I have slipped on ice in the road directly outside my house which has not been gritted at all since it snowed 8 days ago. The road has been in terrible shape since it first snowed and no attempts have been made to make it safe as it is not a major road but it hasn’t snowed in 4-5 days now. Would I have a claim?

Ian Morris

Is the road in question a residential road? Unless it is a bus route or a major road, it is unlikely that the local council would be expected to apply grit or salt to the road.


Hi, I have slipped on some ice that was there as a result of a rain drain pipe coming out onto the pavement and the water from it freezing. There was no ice anywhere else on the pavement but there was some snow around . Can I claim compensation and how should I do it?

Ian Morris

Was the guttering draining directly on to the pavement and not in to a drain? Was this on a private residential property or a commercial property?
Please obtain some photographs of the ice showing the guttering draining on to the pavement. It would also be prudent to report your injuries to the property owners.

If the premises is a private property, there is a potential to pursue a claim against the homeowners via their insurers. However, this is not necessarily straightforward. If the premises is a business premises, report the incident to the business.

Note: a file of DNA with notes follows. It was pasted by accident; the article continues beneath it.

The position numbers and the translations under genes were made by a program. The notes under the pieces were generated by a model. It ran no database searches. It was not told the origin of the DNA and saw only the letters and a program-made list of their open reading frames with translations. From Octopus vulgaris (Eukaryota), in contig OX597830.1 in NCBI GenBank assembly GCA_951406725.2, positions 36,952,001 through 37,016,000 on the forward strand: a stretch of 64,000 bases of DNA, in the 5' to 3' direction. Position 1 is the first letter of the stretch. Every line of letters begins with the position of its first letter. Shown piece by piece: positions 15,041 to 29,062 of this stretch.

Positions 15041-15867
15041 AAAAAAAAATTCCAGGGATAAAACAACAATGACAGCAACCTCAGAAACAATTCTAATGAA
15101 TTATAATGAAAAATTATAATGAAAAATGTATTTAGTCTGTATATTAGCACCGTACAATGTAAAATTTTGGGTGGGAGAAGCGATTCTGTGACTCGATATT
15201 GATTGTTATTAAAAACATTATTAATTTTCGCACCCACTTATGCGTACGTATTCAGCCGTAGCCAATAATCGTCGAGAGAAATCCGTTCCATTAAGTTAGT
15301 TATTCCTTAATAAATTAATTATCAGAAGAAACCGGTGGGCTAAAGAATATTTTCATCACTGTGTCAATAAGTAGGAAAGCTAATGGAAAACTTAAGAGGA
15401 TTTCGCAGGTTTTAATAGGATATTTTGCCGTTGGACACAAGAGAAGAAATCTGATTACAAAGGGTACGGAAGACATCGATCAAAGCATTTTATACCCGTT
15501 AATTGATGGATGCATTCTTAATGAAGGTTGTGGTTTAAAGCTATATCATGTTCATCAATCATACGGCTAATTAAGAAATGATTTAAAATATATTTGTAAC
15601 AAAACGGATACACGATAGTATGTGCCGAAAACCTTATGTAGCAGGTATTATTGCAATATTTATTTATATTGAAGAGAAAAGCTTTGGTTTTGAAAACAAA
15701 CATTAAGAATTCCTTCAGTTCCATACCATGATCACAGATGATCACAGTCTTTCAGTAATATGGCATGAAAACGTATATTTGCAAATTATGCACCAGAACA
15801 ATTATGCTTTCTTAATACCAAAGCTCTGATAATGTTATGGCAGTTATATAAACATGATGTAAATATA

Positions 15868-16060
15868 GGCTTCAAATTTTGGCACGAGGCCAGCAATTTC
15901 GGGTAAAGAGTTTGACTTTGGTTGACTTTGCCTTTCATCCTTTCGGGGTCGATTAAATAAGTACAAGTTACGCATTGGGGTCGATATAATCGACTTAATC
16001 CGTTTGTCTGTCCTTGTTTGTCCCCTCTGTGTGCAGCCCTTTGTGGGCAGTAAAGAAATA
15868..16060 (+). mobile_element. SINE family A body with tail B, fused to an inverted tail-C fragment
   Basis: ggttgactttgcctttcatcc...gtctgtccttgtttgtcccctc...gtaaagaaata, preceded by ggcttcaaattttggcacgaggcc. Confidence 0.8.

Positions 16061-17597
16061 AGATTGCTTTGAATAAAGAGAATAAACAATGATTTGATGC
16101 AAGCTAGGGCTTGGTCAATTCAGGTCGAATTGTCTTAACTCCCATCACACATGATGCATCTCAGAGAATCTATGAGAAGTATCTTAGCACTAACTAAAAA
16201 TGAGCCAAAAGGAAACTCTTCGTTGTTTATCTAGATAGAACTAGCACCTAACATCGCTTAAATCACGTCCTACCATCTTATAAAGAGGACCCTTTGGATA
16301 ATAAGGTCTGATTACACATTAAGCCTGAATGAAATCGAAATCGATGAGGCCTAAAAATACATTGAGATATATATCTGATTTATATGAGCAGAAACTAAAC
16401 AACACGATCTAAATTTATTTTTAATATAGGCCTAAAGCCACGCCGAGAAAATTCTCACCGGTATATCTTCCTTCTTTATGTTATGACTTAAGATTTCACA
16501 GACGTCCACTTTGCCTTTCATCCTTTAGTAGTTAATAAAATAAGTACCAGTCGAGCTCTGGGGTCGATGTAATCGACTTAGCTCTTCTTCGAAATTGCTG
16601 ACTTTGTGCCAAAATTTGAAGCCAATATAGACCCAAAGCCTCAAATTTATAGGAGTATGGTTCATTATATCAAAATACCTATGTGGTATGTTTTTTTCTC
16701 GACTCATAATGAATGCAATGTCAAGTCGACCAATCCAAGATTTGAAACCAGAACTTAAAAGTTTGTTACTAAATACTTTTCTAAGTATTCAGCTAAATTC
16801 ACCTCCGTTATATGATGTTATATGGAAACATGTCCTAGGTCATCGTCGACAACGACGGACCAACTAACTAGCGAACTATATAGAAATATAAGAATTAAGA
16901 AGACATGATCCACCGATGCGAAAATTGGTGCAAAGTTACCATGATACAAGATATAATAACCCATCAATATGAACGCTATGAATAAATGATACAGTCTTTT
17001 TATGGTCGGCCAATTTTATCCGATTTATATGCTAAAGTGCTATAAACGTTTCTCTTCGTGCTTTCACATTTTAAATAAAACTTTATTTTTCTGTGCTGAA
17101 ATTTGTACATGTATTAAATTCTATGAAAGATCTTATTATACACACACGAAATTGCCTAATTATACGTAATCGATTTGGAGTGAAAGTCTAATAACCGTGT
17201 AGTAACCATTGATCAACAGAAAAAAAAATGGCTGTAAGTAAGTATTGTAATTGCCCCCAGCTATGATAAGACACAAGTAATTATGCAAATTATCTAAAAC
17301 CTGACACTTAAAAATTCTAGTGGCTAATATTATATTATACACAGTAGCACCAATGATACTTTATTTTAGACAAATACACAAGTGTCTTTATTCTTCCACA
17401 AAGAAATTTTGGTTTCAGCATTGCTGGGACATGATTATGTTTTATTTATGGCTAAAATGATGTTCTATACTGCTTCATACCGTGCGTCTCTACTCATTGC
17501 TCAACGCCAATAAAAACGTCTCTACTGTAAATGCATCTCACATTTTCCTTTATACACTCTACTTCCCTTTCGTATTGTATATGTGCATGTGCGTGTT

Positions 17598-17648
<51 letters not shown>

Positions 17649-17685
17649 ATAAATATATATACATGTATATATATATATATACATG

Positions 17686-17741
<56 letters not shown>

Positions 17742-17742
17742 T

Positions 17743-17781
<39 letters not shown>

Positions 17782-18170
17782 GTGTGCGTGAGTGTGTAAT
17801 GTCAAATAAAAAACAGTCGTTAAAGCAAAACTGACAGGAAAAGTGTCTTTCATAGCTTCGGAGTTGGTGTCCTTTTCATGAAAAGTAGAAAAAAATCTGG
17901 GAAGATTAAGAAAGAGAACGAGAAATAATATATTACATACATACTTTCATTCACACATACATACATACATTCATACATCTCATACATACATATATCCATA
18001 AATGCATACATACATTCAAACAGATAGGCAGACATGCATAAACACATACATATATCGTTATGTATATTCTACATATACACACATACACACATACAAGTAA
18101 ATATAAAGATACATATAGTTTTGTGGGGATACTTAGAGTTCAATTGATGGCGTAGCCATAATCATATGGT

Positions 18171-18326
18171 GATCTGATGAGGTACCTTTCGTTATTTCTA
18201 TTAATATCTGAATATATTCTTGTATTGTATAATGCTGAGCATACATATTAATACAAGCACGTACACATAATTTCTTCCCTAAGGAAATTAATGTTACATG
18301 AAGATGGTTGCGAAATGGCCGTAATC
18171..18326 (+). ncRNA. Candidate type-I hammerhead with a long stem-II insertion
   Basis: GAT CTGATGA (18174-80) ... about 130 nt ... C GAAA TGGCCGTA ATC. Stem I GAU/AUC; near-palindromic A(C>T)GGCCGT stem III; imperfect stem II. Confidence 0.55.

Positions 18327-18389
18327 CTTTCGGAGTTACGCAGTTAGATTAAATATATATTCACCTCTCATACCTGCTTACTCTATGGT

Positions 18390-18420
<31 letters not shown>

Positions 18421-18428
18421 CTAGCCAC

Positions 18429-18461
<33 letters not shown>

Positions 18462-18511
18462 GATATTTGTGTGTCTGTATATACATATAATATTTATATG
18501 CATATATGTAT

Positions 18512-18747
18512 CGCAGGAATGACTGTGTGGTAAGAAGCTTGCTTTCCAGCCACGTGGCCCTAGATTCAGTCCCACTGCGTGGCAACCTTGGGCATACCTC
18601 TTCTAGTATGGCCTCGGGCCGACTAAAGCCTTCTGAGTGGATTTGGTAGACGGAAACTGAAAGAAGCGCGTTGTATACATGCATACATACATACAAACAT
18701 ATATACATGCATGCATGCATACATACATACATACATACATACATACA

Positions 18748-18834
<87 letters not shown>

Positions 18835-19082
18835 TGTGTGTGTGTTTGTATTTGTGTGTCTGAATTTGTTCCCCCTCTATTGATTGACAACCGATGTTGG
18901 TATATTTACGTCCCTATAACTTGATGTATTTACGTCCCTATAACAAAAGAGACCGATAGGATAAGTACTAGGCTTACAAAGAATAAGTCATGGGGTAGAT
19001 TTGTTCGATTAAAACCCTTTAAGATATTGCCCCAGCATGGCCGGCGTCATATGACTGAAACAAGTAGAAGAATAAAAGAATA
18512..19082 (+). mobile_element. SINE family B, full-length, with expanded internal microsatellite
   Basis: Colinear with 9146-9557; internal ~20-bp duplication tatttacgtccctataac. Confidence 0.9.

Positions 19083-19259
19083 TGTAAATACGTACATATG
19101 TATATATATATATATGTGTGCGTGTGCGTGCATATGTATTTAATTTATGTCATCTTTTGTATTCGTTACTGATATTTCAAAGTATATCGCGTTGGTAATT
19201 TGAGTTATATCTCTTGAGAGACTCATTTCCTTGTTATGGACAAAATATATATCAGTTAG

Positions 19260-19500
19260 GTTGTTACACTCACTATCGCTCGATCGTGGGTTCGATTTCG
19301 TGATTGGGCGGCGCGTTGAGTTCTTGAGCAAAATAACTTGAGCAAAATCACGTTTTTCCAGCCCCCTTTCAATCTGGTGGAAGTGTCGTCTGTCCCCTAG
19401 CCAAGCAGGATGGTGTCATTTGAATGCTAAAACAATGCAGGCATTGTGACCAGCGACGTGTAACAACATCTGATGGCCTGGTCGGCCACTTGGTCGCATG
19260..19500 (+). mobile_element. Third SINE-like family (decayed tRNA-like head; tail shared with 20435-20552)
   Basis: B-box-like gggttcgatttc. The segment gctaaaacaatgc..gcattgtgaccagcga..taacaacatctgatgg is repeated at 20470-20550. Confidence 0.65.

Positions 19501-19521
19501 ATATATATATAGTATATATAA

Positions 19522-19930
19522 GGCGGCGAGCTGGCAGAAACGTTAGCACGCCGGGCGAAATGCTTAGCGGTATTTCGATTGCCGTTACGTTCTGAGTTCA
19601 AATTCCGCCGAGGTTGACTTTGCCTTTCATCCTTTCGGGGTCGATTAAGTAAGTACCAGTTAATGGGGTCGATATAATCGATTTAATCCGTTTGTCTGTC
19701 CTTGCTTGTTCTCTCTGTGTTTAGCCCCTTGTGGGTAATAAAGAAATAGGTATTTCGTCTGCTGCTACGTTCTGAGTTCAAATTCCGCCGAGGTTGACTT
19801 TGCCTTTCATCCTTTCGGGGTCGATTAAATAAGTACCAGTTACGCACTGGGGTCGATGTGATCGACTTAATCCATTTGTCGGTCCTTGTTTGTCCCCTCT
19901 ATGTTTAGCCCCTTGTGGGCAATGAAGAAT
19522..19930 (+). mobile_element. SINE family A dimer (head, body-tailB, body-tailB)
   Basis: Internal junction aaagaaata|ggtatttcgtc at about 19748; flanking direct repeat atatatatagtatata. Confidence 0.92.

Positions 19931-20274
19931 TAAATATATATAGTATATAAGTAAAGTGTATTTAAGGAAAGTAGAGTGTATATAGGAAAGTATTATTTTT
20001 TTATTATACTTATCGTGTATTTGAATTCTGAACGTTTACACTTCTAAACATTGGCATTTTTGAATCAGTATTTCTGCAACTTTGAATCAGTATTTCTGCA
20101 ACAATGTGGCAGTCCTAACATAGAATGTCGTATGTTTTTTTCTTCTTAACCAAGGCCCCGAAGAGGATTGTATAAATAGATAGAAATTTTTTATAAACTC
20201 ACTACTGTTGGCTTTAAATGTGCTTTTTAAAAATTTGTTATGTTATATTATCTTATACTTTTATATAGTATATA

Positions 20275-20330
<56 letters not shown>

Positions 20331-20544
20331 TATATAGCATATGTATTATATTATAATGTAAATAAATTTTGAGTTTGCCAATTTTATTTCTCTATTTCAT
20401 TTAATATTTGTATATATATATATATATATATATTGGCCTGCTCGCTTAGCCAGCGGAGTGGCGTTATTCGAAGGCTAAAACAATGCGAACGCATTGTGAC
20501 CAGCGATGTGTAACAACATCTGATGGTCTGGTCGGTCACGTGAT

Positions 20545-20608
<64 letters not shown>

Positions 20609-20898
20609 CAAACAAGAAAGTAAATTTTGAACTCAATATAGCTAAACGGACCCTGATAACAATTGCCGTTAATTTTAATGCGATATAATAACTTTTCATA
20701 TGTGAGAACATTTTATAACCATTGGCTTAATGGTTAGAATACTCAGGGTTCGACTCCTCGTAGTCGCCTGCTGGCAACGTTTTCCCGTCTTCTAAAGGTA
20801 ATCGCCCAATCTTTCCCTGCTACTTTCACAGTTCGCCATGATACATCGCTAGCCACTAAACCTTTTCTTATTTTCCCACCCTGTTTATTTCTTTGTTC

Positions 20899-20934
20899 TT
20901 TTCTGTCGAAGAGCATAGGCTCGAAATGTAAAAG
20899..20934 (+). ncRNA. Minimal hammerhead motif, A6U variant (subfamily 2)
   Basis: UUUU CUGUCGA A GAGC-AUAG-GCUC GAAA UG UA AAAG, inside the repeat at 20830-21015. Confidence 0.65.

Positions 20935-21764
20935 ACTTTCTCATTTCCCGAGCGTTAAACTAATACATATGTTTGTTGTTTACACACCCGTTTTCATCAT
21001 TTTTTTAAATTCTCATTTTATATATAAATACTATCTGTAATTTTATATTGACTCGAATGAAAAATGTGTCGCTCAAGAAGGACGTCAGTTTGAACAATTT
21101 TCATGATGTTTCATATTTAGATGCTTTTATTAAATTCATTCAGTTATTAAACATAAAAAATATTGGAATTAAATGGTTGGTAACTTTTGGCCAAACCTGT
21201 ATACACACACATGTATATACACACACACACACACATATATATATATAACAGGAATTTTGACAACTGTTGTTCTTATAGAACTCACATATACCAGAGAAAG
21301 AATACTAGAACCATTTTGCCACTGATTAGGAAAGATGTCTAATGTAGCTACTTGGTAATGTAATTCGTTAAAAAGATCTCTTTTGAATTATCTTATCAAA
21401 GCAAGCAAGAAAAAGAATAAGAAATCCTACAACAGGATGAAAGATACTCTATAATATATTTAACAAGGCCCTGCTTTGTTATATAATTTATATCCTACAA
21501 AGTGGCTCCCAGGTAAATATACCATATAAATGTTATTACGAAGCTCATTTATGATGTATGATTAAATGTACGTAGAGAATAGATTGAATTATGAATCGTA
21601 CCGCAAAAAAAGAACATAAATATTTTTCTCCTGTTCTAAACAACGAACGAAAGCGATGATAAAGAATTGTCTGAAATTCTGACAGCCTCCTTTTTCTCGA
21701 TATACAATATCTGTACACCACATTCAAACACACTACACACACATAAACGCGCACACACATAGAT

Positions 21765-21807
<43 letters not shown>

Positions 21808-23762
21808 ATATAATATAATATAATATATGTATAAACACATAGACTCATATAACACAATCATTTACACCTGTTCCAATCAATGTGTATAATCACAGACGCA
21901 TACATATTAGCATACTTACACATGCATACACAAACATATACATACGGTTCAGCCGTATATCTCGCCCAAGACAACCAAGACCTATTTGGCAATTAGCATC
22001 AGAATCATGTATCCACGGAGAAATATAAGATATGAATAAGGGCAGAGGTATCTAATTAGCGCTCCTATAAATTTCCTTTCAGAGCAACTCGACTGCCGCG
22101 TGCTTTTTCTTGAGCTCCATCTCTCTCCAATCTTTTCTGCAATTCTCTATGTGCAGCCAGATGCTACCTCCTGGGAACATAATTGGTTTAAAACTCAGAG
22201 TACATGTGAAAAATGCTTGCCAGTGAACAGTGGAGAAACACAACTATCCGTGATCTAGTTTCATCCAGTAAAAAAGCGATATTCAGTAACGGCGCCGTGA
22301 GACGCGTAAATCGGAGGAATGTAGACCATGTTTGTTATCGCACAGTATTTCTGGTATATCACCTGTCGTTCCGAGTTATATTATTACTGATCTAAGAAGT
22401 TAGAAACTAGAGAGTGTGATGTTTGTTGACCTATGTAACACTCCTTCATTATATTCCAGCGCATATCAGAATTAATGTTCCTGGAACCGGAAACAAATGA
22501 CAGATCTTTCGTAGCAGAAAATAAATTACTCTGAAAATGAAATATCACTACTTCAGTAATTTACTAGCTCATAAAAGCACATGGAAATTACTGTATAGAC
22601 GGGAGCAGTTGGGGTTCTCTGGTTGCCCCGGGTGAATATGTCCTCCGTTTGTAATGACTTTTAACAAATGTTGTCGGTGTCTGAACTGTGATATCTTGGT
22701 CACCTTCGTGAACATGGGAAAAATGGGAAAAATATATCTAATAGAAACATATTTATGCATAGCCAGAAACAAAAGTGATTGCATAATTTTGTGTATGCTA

Please email the photographs of the ice and guttering to us at along with your contact number and we will call you to advise.


I fell and injured my leg while assisting a work colleague in the works carpark due to him being stuck in snow because the works hadn’t cleared the car park over 24 hrs after it had snowed.
Can I persue a claim for injuries sustained?

Ian Morris

Does your employer usually operate a snow removal policy in snowy weather?


If a premises does salt their car park in icy/snowy conditions and you still slip over and injure yourself is there still not a claim as they have been aware and tried to make an effort to make the premises safe?

Ian Morris

The fact that gritting has been done, or not been done does not mean that a claim can or cannot succeed. Much will depend on the weather conditions and what policy the landowner has in place to deal with such matters.


Early this morning, I came out of my council property & the outside Steps were full of ice/snow but no grit had been applied.

I slipped down the steps, bumpting my back on the ground at the bottom of the concrete stairs. My back is grazed and my side is swollen and very sore. I am now in serious pain. What should I do?

I have muscular dystrophy in my shoulders, back, pelvis and spine.

Ian Morris

Apart from seeking urgent medical attention to get your injuries assessed and noted on your medical records, you should report the incident to your Housing Office (in writing). If there is usually a gritting procedure but it was not undertaken on this occasion, please make note of that.

Once you have reported the incident,we’ll investigate your claim and have our specialist Solicitors advise you.

Chat with us for friendly, expert advice 01225 430285